Winter is coming. This time of year, a lot of people feel like crawling into a cave and sleeping away the season with the bears.
And a lot of us have, somewhere along the way, bought or used one of those light boxes designed to simulate natural light to banish the blues and feel a little more awake and alive.
But new research to be published in the American Journal of Psychiatry suggests there is a better way: The study took 177 people who suffer from winter depression, and treated half of them with light therapy, while the other half underwent cognitive behavioral therapy (CBT) for six weeks.
Initially, patients in both groups saw symptoms improve, but this wasn’t the case two winters later. Only about a third of those treated with light boxes were still using them. Those who received the light therapy saw more recurrences of depression and more severe symptoms than those who were treated with CBT. Light boxes are intriguing but this study found they don’t have lasting effects.
“Cognitive behavioral therapy seems to confer benefits that endure over time,” lead researcher Kelly Rohan of the University of Vermont tells Inverse. This finding has been replicated by decades of research into CBT as a treatment for non-seasonal depression, she says.
CBT is a type of therapy that tries to alter your thinking and your behavior towards finding a better mood. On the cognitive side, you are taught how to recognize negative thoughts, challenge them, and change them into more positive thoughts. In terms of behavior, you’re encouraged to stick to routines, seek out fun activities that interest you, and stay engaged and active even when you feel like shutting off from the world, Rohan explains. The protocol for treating seasonal depression with CBT is very similar to what would be done to treat non-seasonal depression.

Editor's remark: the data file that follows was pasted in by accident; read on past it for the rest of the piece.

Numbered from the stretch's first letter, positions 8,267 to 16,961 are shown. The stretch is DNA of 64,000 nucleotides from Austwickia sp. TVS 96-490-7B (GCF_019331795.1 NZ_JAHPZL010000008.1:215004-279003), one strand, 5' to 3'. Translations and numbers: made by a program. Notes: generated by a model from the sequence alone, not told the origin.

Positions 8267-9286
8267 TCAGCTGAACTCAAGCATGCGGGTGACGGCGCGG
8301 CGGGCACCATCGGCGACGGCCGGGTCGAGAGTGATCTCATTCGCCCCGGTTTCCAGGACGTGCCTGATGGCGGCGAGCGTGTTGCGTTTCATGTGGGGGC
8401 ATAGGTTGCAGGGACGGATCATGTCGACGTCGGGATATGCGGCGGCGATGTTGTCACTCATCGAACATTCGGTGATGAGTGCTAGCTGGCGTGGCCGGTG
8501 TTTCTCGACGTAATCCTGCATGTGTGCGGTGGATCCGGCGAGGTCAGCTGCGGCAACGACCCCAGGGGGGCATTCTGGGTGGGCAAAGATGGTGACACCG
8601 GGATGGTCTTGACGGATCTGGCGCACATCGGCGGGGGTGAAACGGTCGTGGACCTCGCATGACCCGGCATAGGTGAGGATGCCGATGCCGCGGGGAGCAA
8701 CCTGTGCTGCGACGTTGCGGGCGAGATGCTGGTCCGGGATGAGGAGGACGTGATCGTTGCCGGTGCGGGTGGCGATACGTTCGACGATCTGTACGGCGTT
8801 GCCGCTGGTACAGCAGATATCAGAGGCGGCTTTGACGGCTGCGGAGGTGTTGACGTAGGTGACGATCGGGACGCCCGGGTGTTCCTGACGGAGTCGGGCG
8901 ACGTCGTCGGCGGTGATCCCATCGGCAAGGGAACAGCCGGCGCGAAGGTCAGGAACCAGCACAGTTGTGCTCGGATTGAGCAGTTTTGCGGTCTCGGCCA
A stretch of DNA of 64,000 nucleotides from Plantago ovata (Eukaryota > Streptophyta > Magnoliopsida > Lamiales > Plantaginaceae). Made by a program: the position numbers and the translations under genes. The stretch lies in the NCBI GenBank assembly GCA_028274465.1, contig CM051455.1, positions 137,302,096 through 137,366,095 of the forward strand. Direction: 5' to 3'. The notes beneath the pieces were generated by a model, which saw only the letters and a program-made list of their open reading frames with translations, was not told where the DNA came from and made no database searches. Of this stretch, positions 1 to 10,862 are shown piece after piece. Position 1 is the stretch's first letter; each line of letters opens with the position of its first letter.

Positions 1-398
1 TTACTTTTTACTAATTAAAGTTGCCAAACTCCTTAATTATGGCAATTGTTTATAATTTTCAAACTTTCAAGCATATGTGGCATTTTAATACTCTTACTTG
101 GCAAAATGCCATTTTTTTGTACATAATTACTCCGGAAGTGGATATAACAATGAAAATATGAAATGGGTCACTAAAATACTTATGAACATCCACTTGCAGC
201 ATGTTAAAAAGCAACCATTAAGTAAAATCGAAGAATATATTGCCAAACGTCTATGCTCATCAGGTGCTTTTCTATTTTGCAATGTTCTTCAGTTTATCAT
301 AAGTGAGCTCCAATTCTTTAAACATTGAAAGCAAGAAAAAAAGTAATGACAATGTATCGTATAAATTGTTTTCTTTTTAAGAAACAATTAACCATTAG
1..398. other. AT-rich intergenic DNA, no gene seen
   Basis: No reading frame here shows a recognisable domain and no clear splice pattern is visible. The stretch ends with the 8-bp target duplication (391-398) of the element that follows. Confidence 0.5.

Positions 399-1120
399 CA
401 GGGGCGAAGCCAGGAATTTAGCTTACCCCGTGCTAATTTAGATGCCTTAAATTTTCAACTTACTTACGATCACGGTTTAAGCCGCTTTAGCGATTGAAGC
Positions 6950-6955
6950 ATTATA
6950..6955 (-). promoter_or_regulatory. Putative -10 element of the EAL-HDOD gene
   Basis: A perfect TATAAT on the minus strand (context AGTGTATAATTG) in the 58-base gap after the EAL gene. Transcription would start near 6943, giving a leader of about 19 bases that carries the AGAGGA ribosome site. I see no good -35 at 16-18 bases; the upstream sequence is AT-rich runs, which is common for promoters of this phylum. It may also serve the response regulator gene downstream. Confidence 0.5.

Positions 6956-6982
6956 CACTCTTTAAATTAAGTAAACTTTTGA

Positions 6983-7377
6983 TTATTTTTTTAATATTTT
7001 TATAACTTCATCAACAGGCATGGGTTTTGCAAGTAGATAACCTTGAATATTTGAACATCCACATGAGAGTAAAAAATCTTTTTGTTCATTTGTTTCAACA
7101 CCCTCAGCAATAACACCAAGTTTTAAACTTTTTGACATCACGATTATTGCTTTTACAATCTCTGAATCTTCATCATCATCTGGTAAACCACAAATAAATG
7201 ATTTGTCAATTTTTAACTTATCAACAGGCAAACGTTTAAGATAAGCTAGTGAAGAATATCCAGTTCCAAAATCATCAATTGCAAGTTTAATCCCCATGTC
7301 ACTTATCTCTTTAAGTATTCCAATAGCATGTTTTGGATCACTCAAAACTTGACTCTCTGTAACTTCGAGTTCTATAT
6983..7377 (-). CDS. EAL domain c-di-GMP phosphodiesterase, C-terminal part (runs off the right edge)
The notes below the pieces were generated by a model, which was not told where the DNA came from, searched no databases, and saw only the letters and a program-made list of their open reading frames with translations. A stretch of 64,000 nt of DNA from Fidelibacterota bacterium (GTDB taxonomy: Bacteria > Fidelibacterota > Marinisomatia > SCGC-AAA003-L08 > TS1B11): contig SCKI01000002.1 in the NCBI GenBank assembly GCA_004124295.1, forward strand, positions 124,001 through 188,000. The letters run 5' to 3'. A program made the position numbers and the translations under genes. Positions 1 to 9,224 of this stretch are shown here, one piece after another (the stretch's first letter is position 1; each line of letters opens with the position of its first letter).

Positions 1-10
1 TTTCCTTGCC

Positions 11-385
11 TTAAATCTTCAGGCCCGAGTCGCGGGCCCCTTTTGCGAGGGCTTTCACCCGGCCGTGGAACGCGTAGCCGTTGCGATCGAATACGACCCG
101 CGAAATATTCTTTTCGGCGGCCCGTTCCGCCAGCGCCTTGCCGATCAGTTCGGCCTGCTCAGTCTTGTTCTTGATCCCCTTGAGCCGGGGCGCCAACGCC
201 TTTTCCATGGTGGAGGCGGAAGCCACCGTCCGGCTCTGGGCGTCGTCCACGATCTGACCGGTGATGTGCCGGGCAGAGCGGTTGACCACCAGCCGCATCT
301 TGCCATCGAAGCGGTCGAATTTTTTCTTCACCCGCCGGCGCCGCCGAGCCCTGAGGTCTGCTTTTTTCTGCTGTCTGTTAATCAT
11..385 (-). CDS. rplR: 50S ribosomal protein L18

“People learn something when they do CBT, they learn skills — how to think differently, how to behave differently when they’re under stress or experiencing a sad mood — things that they carry with them into the future like a toolbox, drawing tools out at times of high risk to be proactive and cope differently with mood changes so that you don’t end up depressed.”
With light therapy, on the other hand, if you don’t stick with it, you won’t see any enduring benefits.
Curiously, those who reported still using the light box two winters after initial treatment seemed to be even worse off than those who didn’t.
“I don’t know what to make of that, other than maybe that light therapy use is a marker of recurrence,” says Rohan. “Very possibly, people wait until they’re feeling really bad to start using light therapy, which is the opposite of what the clinical practice guidelines say to do. They say that when you notice your very first symptom in the early fall, that should be your cue to get the light box out and start using it every day.”
Strangely, in an earlier study, people treated with light in combination with CBT did worse than those who received CBT alone, says Rohan. “There might be a sub-group out there that benefits from the combination treatment, I’m just not sure who they are yet.”
Rohan’s primary advice to anyone feeling low with the changing seasons is to seek professional help. “I think there’s a temptation to engage in self-diagnosis here. This is a serious clinical depression, so seek out a qualified mental health professional who can evaluate the problem, find out if that’s what it is, and recommend a treatment that’s appropriate for you.”